Threadfin Shad (Dorosoma
Illustration © TPWD
- Dorosoma is Greek for "lance body", referring to the lance-like shape of young shad. The word petenense refers to Lake Peten in the Yucatan, the species type locality. Threadfin shad are usually easily distinguished from gizzard shad by the fact that the upper jaw does not project beyond the lower jaw. The anal fin usually has 20-25 rays, as opposed to 29-35 rays found in gizzard shad. The upper surface is silver-blue and grades to nearly white on the sides and belly. All fins have yellow tint except the dorsal. In this species, unlike gizzard shad, the chin and floor of the mouth is speckled with black pigment. Adults are considerably smaller than gizzard shad adults, rarely exceeding 6 inches in length.
- Life History
- Threadfin shad are more likely to be found in waters with a noticeable current and are usually in the upper five feet of water. They are quite temperature sensitive, with die-offs reported at temperatures below 45°F. Spawning begins in the spring when water temperatures reach approximately 70°F, and may continue into the summer. During spawning, one or more females are accompanied by several males.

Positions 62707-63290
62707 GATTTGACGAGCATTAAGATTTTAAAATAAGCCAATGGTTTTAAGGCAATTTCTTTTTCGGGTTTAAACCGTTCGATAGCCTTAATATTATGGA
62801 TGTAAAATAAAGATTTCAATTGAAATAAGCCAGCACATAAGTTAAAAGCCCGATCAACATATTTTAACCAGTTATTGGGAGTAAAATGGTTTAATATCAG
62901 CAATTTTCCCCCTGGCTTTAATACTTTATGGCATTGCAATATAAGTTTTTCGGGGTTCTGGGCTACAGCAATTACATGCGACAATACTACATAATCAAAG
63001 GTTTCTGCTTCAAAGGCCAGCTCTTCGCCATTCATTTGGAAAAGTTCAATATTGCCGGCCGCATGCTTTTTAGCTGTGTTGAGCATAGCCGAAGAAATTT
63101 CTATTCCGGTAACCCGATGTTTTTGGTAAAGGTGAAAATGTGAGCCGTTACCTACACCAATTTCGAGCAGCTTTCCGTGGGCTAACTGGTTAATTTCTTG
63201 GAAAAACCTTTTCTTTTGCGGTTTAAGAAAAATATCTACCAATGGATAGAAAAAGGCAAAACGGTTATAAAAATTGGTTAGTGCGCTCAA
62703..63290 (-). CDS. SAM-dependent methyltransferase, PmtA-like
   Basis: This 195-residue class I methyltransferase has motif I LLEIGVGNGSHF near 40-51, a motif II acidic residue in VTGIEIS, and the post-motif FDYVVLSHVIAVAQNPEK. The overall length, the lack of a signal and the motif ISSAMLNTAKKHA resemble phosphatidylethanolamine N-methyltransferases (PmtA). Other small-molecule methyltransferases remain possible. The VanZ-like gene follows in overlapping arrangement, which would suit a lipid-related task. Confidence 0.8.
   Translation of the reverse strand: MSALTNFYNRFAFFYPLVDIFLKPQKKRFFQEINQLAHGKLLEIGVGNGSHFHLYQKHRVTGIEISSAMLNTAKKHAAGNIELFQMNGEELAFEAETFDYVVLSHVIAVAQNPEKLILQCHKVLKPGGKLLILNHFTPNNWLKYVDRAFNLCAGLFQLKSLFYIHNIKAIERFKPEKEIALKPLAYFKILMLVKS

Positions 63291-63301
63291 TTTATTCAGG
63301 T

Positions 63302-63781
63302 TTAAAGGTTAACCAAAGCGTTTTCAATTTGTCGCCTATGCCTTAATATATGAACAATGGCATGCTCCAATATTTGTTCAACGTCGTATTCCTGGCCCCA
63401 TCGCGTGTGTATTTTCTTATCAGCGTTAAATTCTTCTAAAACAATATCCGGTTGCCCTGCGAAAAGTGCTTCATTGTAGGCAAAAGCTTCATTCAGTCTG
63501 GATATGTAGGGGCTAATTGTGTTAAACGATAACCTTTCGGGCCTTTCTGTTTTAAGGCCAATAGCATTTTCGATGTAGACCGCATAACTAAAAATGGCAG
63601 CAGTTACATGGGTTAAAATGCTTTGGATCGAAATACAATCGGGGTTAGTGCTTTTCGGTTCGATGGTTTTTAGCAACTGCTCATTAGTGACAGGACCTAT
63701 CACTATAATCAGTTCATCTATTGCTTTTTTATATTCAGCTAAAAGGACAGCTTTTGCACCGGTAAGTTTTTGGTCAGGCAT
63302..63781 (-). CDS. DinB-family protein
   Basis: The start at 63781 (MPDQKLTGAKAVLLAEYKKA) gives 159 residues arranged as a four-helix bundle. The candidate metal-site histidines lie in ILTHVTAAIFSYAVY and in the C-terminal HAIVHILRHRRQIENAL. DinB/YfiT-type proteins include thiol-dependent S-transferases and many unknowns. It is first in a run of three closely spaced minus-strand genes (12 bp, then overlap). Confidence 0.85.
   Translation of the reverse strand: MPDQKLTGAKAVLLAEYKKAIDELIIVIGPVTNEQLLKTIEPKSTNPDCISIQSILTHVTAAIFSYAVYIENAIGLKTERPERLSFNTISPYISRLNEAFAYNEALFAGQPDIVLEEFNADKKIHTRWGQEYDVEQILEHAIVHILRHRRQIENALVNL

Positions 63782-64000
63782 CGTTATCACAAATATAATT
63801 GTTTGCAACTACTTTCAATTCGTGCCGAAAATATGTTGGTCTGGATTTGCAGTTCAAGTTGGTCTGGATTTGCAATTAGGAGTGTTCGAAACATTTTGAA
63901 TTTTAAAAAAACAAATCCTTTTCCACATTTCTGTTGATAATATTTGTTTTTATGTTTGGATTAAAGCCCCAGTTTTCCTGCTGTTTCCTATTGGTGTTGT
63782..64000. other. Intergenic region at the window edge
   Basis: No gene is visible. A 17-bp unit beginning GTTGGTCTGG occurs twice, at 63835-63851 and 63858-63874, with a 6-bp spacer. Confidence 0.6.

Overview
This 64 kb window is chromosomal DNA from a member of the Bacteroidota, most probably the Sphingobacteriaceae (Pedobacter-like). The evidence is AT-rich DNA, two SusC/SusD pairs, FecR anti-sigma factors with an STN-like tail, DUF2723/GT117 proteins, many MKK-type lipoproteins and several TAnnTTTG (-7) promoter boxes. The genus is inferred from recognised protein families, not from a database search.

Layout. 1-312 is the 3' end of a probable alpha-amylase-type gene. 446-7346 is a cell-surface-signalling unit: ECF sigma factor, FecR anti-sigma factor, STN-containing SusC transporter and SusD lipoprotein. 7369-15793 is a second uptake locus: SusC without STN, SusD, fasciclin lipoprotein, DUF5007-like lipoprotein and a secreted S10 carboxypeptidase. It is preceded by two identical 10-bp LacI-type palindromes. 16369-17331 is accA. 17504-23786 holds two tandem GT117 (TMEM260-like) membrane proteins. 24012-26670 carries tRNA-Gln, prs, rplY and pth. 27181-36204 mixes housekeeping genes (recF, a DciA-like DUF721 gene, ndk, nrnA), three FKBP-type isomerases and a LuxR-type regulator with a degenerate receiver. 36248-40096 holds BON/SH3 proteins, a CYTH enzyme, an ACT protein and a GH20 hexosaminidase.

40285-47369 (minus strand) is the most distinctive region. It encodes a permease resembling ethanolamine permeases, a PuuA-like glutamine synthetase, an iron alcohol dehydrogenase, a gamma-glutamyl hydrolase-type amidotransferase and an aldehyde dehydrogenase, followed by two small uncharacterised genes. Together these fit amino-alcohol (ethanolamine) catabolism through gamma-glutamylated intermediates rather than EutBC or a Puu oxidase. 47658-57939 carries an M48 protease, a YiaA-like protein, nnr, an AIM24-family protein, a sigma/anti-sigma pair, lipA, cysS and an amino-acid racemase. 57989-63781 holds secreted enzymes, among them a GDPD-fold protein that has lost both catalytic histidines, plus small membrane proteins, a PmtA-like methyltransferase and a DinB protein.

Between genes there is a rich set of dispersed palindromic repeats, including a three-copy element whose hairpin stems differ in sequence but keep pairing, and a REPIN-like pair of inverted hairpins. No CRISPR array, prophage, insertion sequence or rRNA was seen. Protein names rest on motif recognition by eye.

- Like gizzard shad, threadfin shad are most commonly found in large rivers and reservoirs.
- Threadfin shad naturally occur in waters west of the Appalachian Mountains, north to Kentucky, west to East Texas, south to the Rio Grande drainage, and east to Florida. The species has been widely introduced in California and Arizona, as well as Appalachian and southern Atlantic states. Threadfin shad are common in all East Texas streams and have been introduced as forage fish in many reservoirs statewide.
- Often used as a bait fish. Threadfin shad almost never bite on a hook.